Matt Cain, paragon of consistency.  Matt Cain, destroyer of DIPS.  Matt Cain, losing pitcher?  That’s right; Cain has a career record of 69-73, despite a career 125 ERA+.  Oh, to play for the Giants, circa 2006-2011.  Yes, the World Series was great, but man, were those teams offensively challenged.  He’s been better throughout his career than Zack Greinke, but almost no one would say that he’s the better pitcher.  Cain’s pitched at least 190 innings in every season since 2006 (his age-21 season), including throwing over 220 innings the past two seasons.  It’s hard to believe he’s only 18 months older than Felix Hernandez.  Cain threw 86 innings for the double-A Norwich Navigators in 2004.

Number Five Starter: Carlos Zambrano.  Career WAR: 31.8.  Best Season: 2005, 5.5 WAR.

Recent struggles aside, Zambrano has been a consistently good pitcher since his first full season in 2003.  He’s got a career ERA+ of 122, which is quite good, and the 2011 season was the first full season of his career in which he measured below average.  Zambrano has three 5th place finishes in the Cy Young, and he’s also the proud owner of three Silver Slugger awards.  In fact, he’s one of the best hitting pitchers ever, amassing 5.3 oWAR over his career. He’s also got 23 career home runs.  Zambrano pitched 60 1/3 innings for the Cubs’ double-A affiliate in 2000.

Bullpen:  Chad Billingsley, Edwin Jackson, Jerome Williams, Joel Zumaya, Nick Neugebauer, Oscar Villarreal, Sergio Santos (closer).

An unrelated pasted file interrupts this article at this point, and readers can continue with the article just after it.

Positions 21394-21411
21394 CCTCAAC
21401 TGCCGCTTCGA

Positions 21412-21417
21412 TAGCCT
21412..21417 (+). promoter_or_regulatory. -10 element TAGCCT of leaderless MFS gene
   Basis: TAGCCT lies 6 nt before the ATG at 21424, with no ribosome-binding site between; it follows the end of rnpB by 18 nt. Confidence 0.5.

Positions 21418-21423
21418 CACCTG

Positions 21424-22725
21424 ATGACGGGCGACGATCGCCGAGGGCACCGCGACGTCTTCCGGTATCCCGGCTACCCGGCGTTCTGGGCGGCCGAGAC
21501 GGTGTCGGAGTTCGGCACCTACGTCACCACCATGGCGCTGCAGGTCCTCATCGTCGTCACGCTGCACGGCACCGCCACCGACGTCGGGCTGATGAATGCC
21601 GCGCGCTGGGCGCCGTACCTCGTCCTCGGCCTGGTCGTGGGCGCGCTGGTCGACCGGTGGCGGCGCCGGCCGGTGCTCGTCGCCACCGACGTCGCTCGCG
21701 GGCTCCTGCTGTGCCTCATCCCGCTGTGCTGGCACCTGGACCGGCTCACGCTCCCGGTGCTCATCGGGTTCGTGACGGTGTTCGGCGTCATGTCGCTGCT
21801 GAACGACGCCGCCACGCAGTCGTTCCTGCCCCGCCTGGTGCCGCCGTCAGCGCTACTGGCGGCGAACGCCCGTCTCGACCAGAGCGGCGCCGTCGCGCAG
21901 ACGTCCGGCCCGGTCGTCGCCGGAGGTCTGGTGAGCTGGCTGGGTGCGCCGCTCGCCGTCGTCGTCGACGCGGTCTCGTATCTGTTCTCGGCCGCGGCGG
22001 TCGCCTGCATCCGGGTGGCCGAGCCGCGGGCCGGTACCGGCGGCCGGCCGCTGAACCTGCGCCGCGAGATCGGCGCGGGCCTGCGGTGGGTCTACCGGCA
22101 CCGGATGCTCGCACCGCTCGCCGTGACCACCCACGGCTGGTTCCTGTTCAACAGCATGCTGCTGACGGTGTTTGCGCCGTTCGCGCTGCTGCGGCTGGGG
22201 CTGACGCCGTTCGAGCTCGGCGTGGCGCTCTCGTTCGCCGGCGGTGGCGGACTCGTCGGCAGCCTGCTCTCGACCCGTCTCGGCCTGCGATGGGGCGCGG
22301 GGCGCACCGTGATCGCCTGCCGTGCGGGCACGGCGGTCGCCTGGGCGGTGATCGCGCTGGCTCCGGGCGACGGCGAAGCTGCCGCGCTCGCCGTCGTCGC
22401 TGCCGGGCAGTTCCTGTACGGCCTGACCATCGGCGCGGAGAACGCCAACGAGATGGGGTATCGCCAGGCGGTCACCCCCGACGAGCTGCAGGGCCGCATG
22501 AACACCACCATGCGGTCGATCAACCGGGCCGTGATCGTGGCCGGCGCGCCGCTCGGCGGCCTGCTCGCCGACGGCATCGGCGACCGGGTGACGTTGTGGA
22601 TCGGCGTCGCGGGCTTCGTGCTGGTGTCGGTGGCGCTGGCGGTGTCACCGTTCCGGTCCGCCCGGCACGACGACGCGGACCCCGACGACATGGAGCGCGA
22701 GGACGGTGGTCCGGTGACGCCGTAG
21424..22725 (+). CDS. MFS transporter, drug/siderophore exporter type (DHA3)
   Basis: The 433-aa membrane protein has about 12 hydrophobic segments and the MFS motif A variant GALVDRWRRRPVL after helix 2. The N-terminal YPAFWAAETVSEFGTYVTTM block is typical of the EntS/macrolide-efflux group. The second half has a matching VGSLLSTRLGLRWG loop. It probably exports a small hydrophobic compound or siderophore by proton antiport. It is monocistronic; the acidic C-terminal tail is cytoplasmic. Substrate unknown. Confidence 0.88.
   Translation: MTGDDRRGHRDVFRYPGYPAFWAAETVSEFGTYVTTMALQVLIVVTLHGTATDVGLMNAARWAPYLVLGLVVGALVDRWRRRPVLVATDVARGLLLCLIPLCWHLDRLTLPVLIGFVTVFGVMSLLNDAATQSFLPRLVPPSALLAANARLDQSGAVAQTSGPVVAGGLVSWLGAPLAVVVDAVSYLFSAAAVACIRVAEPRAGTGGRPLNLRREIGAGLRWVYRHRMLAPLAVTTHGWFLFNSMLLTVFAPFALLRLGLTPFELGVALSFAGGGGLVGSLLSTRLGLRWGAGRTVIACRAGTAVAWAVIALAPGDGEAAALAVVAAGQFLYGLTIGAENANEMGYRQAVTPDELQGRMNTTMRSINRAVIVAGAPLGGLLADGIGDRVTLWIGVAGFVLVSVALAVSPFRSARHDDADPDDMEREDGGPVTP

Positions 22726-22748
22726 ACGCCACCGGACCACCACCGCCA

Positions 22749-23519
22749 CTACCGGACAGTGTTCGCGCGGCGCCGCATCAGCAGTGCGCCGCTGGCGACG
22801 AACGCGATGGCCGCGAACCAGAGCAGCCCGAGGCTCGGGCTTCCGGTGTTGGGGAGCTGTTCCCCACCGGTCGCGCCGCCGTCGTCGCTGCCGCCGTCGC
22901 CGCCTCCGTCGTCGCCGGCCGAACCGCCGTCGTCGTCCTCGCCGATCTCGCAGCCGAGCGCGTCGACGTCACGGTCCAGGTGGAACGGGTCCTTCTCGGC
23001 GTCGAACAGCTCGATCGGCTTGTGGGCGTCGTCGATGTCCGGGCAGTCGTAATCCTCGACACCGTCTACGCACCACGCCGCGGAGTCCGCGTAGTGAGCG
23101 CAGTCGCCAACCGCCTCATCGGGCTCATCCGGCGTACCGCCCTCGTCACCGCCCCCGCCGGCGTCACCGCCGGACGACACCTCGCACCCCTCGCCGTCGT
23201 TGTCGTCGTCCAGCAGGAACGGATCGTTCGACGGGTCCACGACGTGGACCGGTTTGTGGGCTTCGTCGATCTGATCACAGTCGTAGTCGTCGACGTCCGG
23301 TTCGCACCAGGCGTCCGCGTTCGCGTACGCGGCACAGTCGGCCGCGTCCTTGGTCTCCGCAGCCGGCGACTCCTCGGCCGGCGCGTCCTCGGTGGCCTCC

The bullpen is a real source of weakness for this hypothetical team.  Billingsley, Jackson, and Williams would presumably eat up the majority of the innings, since they’re all starters who couldn’t make the cut on this team.  Neugebauer and Villarreal both are out of the majors, but I selected them because they had good numbers while in the show.  Sergio Santos is an interesting story; he was a shortstop in the minors before making the big leagues last year as a reliever.  He recorded 30 saves and a 13.1 K/9 ratio this season as the White Sox closer.

All in all, this is a pretty solid team.  The lineup is solid both offensively and defensively, and the starting rotation is flat-out incredible.  The bullpen is a bit shaky, but with the inclusion of three starters who couldn’t make the top 5 they can eat up innings pretty effectively.

What’s the moral of the story here?  If you can make it to double-A as a teenager, you’ve got a pretty good shot of having a long and successful major league career.  Anyone who’s watched Mike Trout or followed his progression has known this for a while.  Angels fans can look forward to at least five more years of number 27 running down fly balls in center and knocking doubles in the gap.